This week two Written Ministerial Statements have announced decisions that will save next to nothing, but will make life harder for small but vulnerable groups of people.
Yesterday it was the announcement that the Job Grant is being abolished. Job Grants are small sums (£100 or £250) paid to long-term unemployed people, accounting for 0.03 per cent of the social security budget. They aren’t really meant to be ‘work incentives’ – they’re about helping people to cope with the one-off costs of starting work. Very often they’ll have used up all their savings and they may face serious hardship when they start work. I’m sad about this: I’ve always thought of Job Grants as one of the system’s little-known but pleasantly humane features, one that was designed by people who give a damn about what it’s like to be unemployed.
Today its the decision to claw back benefits from some of the most disadvantaged people in the country. In a Written Ministerial Statement, Maria Miller announced that the government has discovered that, over the past 5 years, about 1,600 people have received duplicate payments of Attendance Allowance and Disability Living Allowance. These are cases that slipped through the net after the problem was first discovered in 2007.
When the problem was first discovered the responsible Minister, James Plaskitt, said:
It is clearly right that where duplicate payments are being made the position should be corrected. However, given that the customers involved are both elderly and disabled, I have decided not to seek recovery of past overpayments, some of which go back as far as 1996, in cases where the customer clearly did not know they were being overpaid.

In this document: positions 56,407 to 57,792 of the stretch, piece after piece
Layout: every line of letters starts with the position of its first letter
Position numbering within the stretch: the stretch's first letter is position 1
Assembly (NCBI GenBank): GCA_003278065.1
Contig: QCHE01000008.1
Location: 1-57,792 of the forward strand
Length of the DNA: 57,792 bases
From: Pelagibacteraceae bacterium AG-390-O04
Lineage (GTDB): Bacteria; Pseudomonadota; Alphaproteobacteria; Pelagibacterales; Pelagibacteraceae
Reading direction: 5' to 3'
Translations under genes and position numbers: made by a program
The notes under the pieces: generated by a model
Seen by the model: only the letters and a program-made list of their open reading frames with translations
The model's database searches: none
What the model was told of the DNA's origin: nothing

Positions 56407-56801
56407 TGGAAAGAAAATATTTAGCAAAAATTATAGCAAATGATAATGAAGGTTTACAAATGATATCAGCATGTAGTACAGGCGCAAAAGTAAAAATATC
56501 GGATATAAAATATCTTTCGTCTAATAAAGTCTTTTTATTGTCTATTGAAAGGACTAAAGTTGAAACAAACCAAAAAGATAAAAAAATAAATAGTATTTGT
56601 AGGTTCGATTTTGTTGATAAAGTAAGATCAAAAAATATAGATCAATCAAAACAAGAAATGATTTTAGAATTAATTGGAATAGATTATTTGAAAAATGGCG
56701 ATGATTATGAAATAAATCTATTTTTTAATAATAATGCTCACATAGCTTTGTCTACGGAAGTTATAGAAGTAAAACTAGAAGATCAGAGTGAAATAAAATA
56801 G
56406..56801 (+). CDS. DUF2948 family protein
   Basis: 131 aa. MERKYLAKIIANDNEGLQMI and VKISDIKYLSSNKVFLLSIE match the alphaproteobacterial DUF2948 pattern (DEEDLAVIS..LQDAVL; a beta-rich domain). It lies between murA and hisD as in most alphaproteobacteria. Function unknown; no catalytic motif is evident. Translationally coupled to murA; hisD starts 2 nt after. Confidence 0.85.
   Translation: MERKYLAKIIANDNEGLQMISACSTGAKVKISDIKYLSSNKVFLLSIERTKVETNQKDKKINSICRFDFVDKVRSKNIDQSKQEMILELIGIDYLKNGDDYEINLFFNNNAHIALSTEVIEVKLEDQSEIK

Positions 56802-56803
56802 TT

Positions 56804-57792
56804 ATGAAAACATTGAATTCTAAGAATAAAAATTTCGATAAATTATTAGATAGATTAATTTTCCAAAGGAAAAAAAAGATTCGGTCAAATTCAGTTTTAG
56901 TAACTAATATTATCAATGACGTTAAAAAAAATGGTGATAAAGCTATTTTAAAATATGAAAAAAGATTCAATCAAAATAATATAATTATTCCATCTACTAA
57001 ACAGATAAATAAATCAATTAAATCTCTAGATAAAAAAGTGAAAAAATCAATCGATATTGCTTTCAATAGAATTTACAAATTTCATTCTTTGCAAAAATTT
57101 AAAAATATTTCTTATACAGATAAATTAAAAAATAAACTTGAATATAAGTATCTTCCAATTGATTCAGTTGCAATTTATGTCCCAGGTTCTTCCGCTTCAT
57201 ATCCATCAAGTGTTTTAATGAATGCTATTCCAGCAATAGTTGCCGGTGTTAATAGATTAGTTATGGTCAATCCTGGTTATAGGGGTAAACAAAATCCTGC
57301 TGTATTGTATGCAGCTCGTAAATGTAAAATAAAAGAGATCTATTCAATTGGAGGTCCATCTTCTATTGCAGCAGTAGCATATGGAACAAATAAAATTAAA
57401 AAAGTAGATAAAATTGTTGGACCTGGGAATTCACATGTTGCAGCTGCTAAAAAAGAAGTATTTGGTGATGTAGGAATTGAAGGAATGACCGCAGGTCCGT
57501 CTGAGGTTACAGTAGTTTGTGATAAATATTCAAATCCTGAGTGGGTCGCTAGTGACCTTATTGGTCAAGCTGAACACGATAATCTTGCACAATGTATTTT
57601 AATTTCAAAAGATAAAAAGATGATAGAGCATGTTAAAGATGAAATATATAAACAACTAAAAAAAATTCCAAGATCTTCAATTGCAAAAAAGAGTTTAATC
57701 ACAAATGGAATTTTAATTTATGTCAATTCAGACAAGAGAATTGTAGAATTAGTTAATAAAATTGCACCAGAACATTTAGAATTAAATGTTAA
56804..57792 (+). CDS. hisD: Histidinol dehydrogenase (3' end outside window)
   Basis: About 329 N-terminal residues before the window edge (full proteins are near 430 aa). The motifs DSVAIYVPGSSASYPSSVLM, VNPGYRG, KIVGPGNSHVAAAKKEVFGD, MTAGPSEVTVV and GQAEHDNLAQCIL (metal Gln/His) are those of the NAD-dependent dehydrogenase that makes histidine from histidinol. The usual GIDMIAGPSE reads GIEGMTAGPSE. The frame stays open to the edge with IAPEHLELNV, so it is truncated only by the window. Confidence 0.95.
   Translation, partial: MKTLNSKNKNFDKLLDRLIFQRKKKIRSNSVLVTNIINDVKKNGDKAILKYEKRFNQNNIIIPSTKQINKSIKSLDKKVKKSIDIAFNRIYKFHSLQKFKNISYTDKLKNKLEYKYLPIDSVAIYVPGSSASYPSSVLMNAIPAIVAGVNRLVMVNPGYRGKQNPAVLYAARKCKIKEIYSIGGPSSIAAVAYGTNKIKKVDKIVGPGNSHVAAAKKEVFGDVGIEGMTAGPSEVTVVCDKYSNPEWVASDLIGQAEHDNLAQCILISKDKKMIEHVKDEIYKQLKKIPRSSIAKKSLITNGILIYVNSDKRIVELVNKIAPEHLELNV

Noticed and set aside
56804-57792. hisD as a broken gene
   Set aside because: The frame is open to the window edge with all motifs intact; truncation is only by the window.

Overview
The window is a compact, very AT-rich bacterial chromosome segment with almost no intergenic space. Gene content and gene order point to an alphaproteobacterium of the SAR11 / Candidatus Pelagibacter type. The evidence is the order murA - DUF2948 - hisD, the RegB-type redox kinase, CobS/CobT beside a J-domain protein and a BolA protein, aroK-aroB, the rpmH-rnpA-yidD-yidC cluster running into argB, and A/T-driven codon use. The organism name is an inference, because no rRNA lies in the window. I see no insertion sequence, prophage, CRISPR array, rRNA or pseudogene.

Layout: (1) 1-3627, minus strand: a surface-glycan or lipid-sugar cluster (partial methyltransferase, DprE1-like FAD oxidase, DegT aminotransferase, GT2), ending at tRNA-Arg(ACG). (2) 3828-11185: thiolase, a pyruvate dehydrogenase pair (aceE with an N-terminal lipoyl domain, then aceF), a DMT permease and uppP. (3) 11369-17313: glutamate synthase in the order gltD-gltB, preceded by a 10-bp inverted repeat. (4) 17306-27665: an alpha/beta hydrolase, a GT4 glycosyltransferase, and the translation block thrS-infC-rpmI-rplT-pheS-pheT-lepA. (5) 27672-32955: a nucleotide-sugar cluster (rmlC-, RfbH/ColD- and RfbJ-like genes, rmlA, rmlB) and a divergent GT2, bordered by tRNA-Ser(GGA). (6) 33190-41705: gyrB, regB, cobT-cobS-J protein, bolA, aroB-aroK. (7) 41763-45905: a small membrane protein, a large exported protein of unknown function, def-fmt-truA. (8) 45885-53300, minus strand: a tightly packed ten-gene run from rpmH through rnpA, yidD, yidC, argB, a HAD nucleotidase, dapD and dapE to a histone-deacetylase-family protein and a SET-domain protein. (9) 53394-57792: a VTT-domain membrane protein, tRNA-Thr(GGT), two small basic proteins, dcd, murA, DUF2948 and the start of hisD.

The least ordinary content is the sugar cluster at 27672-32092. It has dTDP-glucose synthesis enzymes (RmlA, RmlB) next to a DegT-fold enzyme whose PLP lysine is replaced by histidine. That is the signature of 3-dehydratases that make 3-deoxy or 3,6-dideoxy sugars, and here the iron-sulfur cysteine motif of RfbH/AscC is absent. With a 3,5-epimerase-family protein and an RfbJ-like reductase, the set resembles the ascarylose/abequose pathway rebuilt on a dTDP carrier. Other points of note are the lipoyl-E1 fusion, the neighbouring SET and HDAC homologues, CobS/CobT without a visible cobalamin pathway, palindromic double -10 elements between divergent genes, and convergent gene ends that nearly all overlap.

These claimants are old and severely disabled and Mr Plaskitt made ex gratia payments to a small number of people with terminal conditions to make sure their income did not fall and later he clarified the position:
Given the circumstances of these overpayments, it is extremely unlikely that people would have clearly known that they were being overpaid. Consequently we do not anticipate that the question of recovery will arise in many cases, if at all.
Compare and contrast today’s statement:
To rectify this, a monitoring programme has been put in place to ensure that there should be no further duplicate payments occurring in the future, and it is clearly right that these cases should now be corrected. However given the age and disability of the customers affected, we have considered carefully how we carry out recovery. Indeed 60% of cases have an appointee. Each case will be considered on an individual basis and customers will be contacted to explain our error. I will consider making ex gratia payments, in a small number of cases where we consider it inappropriate to withdraw the over provision of benefit. Based on information held by the Department the estimated cost of these payments will be no more than £500k in a full year. I will also be writing to appointees to remind them of their duties to ensure correct payment.
There you have it – one Minister accepted there would necessarily be hardly any recovery and put aside money to maintain the living standards of some claimants. For another, recovery is the key question and there will only be “a small number of cases … where we consider it inappropriate to withdraw the over provision of benefit.”
And the appointees – often people doing a difficult and unpaid job on behalf of a friend or relative – are going to be ticked off for something that was the Department’s fault!
Politics is politics and if Ms Miller had taken the opportunity to score some points off her predecessor, I don’t think anyone would have blamed her. But this is just nasty.
UPDATE: 25 JULY – I understand that DWP don’t actually expect to claw back any overpayments. DWP expect to have a ‘conversation’ with claimants about repaying the overpayment but they will make it clear they do not have to repay any overpayment. They can if they want to, but there will be no obligation to do so. Ms Miller’s rather confusing wording reflects the possibility that some claimants could choose to repay, but realistically it is unlikely that any will actually do so.